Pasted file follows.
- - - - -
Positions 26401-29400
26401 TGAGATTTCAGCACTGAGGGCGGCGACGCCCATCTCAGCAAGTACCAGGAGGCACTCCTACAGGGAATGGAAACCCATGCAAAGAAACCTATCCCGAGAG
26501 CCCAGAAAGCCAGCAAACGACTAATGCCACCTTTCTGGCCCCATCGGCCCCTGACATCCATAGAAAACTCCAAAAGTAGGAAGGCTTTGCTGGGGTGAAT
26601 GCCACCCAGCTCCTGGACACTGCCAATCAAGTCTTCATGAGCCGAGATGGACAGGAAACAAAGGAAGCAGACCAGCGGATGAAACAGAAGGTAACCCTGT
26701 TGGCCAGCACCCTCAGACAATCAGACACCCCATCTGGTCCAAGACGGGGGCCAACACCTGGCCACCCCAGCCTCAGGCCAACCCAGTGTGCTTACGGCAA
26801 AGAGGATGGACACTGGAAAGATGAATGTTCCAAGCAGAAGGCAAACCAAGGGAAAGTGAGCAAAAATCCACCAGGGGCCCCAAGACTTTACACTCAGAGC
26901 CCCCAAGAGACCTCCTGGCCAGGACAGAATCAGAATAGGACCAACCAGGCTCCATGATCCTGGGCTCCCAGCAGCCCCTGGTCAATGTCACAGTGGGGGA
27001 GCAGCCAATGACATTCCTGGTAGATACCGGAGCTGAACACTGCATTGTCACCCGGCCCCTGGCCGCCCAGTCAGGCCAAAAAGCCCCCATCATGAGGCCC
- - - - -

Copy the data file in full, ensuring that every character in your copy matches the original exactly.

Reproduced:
Positions 26401-29400
26401 TGAGATTTCAGCACTGAGGGCGGCGACGCCCATCTCAGCAAGTACCAGGAGGCACTCCTACAGGGAATGGAAACCCATGCAAAGAAACCTATCCCGAGAG
26501 CCCAGAAAGCCAGCAAACGACTAATGCCACCTTTCTGGCCCCATCGGCCCCTGACATCCATAGAAAACTCCAAAAGTAGGAAGGCTTTGCTGGGGTGAAT
26601 GCCACCCAGCTCCTGGACACTGCCAATCAAGTCTTCATGAGCCGAGATGGACAGGAAACAAAGGAAGCAGACCAGCGGATGAAACAGAAGGTAACCCTGT
26701 TGGCCAGCACCCTCAGACAATCAGACACCCCATCTGGTCCAAGACGGGGGCCAACACCTGGCCACCCCAGCCTCAGGCCAACCCAGTGTGCTTACGGCAA
26801 AGAGGATGGACACTGGAAAGATGAATGTTCCAAGCAGAAGGCAAACCAAGGGAAAGTGAGCAAAAATCCACCAGGGGCCCCAAGACTTTACACTCAGAGC
26901 CCCCAAGAGACCTCCTGGCCAGGACAGAATCAGAATAGGACCAACCAGGCTCCATGATCCTGGGCTCCCAGCAGCCCCTGGTCAATGTCACAGTGGGGGA
27001 GCAGCCAATGACATTCCTGGTAGATACCGGAGCTGAACACTGCATTGTCACCCGGCCCCTGGCCGCCCAGTCAGGCCAAAAAGCCCCCATCATGAGGCCC